The Pharmaceutical Research and Manufacturers of America (PhRMA), the largest single-industry lobbying group in America whose political connections in the Hill have helped drug companies to battle price restraints, stretch patent guidelines, and avoid litigation, is out with a press release this morning, applauding Senate passage of health-care bill. The bill brings the nation closer than it has ever been to having mandated health insurance for all.
“We applaud the Senate for taking an important and historic step toward expanding high-quality, affordable health care coverage and services to tens of millions of Americans, many of whom are struggling today financially. While considerable work remains to be done in reconciling differences between the Senate and House bills, we remain convinced that comprehensive health care reform, if done in a smart way, will benefit patients, our economy and the future of our nation.
“Most importantly, the Senate bill recognizes the importance of medical progress in America. Innovative, cutting-edge medicines have dramatically increased life expectancy rates in the United States and have allowed patients with cancer, heart disease, diabetes and other devastating chronic diseases to live longer, healthier and more productive lives. We strongly believe that everyone in America should benefit from promising new advances in medical care.
“By expanding coverage to more than 30 million uninsured Americans, the Senate is moving decisively in that direction. We embrace reform efforts which put an end to practices such as denying coverage because of pre-existing conditions or charging higher premiums because of gender. We also support expanding Medicaid eligibility to 133 percent of federal poverty – something we first proposed along with Families USA.
“Our commitment to comprehensive health care reform is evident by our $80 billion pledge to reduce health care costs over 10 years. To that end, our companies agreed back in June to help most eligible seniors and disabled Americans who hit the so-called ‘donut hole’ in Medicare Part D cut their out-of-pocket expenses on brand-name medications in half as part of the Senate’s health care reform legislation. The remainder of our commitment will help the government expand health care coverage to millions of Americans.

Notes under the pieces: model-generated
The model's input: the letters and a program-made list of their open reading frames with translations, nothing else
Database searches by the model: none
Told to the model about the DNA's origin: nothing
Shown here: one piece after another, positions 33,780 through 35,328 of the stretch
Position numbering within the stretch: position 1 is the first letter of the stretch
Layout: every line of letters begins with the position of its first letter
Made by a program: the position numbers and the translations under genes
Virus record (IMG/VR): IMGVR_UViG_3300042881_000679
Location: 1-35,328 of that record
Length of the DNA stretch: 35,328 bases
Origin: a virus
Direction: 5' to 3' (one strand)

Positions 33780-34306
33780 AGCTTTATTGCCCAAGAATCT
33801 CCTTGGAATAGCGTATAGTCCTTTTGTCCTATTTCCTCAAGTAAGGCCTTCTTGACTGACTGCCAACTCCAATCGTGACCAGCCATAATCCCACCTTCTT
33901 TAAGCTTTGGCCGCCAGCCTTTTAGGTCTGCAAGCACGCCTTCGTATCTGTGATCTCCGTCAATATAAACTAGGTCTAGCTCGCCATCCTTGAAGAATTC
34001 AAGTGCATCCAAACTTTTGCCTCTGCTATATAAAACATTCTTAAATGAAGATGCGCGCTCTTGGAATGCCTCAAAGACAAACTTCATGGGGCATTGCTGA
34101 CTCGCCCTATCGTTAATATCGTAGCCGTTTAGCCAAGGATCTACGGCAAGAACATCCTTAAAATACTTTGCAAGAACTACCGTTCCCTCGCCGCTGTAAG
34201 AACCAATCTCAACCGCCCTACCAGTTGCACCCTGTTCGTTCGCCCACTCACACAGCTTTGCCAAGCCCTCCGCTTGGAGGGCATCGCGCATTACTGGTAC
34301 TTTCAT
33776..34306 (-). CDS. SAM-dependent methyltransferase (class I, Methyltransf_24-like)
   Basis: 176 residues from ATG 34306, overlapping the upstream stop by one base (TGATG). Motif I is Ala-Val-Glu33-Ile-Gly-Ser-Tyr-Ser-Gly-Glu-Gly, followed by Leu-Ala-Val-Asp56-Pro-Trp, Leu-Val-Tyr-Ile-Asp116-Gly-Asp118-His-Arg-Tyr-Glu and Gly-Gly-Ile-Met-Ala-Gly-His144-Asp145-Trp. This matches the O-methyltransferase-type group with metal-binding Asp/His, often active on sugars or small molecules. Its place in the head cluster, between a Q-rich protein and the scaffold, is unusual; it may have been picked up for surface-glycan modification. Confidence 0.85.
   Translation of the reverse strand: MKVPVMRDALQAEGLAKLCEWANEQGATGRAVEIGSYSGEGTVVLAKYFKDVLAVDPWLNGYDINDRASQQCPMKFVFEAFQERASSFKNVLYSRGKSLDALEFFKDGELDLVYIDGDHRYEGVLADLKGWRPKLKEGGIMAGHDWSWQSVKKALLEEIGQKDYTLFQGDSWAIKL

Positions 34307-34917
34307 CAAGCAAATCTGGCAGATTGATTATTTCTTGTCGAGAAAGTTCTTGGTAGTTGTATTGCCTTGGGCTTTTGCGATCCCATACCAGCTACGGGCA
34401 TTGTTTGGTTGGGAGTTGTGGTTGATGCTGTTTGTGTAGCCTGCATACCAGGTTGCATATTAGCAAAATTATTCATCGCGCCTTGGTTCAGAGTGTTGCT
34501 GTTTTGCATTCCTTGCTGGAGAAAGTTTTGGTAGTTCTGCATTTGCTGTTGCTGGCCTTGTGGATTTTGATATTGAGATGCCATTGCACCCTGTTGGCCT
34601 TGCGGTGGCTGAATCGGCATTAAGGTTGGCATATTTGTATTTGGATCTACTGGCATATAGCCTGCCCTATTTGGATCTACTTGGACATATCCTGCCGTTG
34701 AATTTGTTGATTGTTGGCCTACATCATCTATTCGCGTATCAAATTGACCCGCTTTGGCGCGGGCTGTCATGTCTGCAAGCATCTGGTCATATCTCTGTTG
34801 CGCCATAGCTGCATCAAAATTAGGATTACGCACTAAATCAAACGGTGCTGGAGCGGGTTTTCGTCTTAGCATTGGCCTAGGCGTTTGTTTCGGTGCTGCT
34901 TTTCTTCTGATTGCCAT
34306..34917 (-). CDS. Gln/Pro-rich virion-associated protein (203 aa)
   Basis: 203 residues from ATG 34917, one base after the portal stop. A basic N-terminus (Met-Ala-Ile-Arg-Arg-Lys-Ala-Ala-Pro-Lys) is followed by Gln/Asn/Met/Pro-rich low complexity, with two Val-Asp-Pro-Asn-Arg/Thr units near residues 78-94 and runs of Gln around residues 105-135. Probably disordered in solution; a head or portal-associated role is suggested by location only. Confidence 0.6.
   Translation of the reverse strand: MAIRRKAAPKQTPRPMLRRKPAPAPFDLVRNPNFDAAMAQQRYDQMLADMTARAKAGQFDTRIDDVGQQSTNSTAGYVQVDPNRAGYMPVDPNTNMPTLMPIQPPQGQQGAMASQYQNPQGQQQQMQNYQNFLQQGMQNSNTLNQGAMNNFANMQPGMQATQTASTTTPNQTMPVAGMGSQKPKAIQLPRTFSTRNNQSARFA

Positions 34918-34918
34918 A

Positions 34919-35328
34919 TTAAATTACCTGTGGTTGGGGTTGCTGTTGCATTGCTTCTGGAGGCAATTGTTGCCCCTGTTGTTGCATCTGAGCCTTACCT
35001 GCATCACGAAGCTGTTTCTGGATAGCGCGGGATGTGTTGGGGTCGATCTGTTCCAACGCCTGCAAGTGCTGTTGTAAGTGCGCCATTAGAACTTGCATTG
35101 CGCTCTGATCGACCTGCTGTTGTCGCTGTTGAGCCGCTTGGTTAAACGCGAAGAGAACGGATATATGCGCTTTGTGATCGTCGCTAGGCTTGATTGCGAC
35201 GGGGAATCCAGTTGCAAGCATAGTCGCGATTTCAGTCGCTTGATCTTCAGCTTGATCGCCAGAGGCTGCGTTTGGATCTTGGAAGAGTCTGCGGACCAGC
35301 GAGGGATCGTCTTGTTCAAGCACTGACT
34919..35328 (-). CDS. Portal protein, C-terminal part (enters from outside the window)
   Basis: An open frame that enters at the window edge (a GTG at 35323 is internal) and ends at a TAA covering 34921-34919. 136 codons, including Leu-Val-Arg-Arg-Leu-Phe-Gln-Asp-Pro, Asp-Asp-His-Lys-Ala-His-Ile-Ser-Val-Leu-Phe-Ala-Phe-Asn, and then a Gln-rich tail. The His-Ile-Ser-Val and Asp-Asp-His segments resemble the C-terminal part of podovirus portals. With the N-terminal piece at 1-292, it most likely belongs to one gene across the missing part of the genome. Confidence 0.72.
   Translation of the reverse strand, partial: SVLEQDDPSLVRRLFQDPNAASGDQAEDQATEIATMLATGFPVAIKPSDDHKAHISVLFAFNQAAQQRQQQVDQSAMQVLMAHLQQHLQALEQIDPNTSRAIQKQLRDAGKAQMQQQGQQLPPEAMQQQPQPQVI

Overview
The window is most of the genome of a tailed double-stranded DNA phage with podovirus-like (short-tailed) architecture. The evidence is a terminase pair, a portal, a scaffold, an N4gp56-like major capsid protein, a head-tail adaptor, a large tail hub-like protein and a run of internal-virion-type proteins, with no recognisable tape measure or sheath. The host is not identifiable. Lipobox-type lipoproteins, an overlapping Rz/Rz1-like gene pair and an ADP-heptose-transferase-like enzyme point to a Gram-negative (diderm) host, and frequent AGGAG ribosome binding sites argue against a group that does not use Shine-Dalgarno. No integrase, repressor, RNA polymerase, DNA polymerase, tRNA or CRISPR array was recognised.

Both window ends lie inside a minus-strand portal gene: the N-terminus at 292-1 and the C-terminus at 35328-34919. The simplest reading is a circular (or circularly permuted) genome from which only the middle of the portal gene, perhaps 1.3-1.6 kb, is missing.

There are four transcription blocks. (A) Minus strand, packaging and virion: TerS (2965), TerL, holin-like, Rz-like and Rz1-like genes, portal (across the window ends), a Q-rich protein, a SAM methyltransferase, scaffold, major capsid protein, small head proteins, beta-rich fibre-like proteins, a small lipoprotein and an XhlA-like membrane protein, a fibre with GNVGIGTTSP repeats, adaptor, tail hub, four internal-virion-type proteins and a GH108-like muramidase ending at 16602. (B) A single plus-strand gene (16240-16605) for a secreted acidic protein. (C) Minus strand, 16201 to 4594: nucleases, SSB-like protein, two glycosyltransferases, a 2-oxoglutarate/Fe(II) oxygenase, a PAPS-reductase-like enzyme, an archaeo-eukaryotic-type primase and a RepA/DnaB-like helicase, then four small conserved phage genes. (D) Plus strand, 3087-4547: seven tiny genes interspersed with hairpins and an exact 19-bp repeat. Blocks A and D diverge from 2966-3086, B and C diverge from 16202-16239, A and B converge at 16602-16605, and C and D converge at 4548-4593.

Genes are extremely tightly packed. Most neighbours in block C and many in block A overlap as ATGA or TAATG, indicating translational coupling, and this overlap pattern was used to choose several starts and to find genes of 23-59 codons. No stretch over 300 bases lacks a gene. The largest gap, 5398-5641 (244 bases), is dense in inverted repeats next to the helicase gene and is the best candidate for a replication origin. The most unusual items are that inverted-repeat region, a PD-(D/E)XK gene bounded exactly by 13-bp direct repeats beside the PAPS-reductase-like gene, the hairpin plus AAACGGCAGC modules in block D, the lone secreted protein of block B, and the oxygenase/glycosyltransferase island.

“In the final analysis, we believe the Senate bill provides the best blueprint for reform. It offers the kind of change that will benefit patients today without putting medical progress at risk in the future. Today, we believe the Senate voted with America’s best interests and future in mind.”
No wonder big Pharma believes the Senate voted with “America’s best interests and future in mind”. The new health care bill will provide the pharmaceutical industry, which has long been a first-rate interest group, employing one of the largest lobbying staffs on K Street, with billions in taxpayer-funded subsidies and mandates forcing people to buy drug insurance.
Last week, the Senate, again, being strictly guided by “America’s best interests in mind”, killed legislation that would have made it easier for Americans to buy their prescription drugs from abroad, where prices are generally much cheaper. As an example, a Nexium prescription that costs $424 in the U.S. would cost $37 in Germany and $36 in Spain. Yet, Senate lawmakers went ahead and killed the provision that would have allowed Americans to buy FDA-approved drugs from certain countries with well-established drug-safety regimes. Supporters said it would have saved U.S. consumers about $80 billion over the next decade. The Congressional Budget Office estimated that the federal government would have saved an additional $20 billion over the same span. Regrettably, the Pharma industry strongly opposed to the direction of the bill, lobbied against it and the public interest, and prevailed.
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